Netizens: Screening and vetting of guards must be beefed up

Netizens: Screening and vetting of guards must be beefed up

PETALING JAYA - After two armed robberies by security guards in just over a week, netizens have had enough.

Social platforms are flooded by demands for more meticulous screening of guards before they are hired and handed firearms.

On Facebook, user Pranee Kong suggested daily fingerprint and MyKad scanning, similar to a clock-in system to be implemented before guards are given firearms.

Rosie Hong gave a list of measures she believes are necessary for security guards. They include background checks, training and retaining a point-based merit system and security profile identifications.

Francis Ng agreed with Hong and also backed the call for police screening of security applicants.

"It's the employers' responsibility to submit criminal checks of new recruits to the police department. Because of increasing use of fake IDs, they should get checked by JPN (National Registration Department) as well," said Jesmin Jamar.

Facebook user Han Ming suggested looking across the Causeway for more ideas to tighten vetting procedures of security guards.

"In Singapore, auxiliary policemen, security personnel, casino dealers and those who deal with money are required to submit a good conduct certificate to their bosses before getting a job offer," he said.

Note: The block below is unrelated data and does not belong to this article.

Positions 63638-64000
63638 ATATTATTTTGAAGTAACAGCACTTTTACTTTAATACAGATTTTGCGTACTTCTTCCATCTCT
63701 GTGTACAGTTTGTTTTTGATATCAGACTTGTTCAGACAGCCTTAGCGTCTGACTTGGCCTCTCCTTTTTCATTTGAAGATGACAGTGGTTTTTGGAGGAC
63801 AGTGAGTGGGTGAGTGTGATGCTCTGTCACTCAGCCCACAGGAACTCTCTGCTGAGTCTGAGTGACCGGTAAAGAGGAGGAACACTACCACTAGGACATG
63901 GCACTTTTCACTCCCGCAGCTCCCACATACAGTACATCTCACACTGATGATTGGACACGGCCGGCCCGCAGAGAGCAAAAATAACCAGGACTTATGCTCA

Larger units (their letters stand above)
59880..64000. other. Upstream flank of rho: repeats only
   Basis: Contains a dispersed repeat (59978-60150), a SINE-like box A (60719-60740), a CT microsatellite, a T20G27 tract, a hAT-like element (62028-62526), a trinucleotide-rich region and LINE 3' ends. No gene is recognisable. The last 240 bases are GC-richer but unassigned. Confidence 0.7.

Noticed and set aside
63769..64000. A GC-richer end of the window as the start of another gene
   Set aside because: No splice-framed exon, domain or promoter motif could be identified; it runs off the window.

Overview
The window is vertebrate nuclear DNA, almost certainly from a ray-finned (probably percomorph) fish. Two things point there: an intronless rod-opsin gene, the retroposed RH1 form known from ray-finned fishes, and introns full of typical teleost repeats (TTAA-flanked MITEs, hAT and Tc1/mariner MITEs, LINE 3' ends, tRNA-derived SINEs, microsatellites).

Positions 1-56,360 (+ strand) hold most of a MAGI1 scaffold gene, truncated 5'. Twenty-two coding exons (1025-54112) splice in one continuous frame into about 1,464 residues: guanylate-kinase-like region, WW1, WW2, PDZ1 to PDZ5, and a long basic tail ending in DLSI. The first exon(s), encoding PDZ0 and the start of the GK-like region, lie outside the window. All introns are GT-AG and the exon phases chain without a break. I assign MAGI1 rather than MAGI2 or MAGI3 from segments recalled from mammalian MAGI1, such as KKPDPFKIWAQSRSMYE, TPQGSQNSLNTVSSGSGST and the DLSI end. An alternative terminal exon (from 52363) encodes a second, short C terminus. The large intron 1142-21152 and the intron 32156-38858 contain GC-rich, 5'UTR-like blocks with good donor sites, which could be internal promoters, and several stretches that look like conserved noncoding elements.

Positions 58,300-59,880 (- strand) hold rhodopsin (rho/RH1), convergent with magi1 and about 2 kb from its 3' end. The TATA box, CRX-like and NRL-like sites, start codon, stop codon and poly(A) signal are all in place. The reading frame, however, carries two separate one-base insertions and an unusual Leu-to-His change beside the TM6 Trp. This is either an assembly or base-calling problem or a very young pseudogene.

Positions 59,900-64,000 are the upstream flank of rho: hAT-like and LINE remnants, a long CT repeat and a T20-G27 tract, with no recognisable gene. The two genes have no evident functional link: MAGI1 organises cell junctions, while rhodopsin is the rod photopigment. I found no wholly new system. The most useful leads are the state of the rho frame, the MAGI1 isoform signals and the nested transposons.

On Twitter, user @firedogpg proposed that mandatory training for guards be provided and supervised by the police.

He also called for the setting up of a centralised monitoring body.

@ZainAbrams said: "Security firms should hire only those with gun permits or get them gun permits if you want to hire them. The permits should be renewed yearly."

The reactions followed the robbery of a jewellery outlet at the KL Festival City Mall in Setapak yesterday by a security guard who threatened staff with a pistol before making away with a tray of jewellery.

On Oct 23, another security guard shot dead AmBank officer Norazita Abu Talib in Subang Jaya and escaped with RM450,000 (S$176,549).

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